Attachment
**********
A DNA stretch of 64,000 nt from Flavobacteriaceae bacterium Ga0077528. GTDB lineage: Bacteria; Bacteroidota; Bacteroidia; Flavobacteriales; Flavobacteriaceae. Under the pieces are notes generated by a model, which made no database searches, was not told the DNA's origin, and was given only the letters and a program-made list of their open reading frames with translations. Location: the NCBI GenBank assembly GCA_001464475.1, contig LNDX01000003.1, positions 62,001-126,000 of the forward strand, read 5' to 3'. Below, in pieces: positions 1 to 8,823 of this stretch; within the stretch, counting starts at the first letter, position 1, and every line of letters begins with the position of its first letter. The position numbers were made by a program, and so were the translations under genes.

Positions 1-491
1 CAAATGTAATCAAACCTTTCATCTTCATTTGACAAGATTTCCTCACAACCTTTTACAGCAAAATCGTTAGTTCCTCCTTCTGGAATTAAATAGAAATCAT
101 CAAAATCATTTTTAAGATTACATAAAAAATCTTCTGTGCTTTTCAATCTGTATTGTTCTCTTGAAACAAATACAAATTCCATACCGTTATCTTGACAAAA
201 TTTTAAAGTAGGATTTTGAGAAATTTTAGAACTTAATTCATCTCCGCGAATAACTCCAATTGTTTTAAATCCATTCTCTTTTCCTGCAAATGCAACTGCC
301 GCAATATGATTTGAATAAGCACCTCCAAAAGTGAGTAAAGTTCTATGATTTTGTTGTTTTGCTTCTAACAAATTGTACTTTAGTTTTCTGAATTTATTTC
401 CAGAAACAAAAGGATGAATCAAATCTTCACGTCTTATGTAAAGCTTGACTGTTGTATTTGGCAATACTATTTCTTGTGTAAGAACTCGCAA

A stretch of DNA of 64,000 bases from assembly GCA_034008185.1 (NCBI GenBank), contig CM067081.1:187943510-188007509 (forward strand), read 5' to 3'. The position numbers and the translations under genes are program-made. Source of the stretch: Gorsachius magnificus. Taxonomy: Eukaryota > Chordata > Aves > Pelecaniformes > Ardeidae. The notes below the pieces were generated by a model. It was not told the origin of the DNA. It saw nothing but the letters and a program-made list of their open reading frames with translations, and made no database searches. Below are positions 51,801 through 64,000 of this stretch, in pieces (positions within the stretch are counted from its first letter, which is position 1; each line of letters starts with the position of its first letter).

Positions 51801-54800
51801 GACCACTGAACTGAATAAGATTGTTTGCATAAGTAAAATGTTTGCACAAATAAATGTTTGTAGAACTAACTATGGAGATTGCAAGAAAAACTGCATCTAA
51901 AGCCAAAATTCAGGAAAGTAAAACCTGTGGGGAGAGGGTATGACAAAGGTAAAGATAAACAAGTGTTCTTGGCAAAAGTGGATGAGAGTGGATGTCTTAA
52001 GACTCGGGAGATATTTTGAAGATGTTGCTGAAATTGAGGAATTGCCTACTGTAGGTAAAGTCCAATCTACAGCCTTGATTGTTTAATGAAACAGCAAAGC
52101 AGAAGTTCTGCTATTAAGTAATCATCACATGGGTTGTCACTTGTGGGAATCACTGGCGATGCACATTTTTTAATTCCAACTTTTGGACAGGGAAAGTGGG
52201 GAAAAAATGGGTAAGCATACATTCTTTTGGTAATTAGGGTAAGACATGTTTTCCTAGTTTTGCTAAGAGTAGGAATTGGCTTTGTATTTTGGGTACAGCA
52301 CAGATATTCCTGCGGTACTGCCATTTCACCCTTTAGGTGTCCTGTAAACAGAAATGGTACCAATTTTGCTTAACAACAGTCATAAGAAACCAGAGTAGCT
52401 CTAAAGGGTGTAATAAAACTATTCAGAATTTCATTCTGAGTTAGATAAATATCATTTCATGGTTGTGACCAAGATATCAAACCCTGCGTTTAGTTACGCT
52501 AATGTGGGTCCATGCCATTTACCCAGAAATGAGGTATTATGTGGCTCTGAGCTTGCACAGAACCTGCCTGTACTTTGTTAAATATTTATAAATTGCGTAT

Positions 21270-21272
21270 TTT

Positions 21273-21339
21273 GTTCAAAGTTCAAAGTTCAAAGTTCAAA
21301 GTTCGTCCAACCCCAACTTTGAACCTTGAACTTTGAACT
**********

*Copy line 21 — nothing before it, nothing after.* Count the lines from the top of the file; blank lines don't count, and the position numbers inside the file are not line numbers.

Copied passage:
21273 GTTCAAAGTTCAAAGTTCAAAGTTCAAA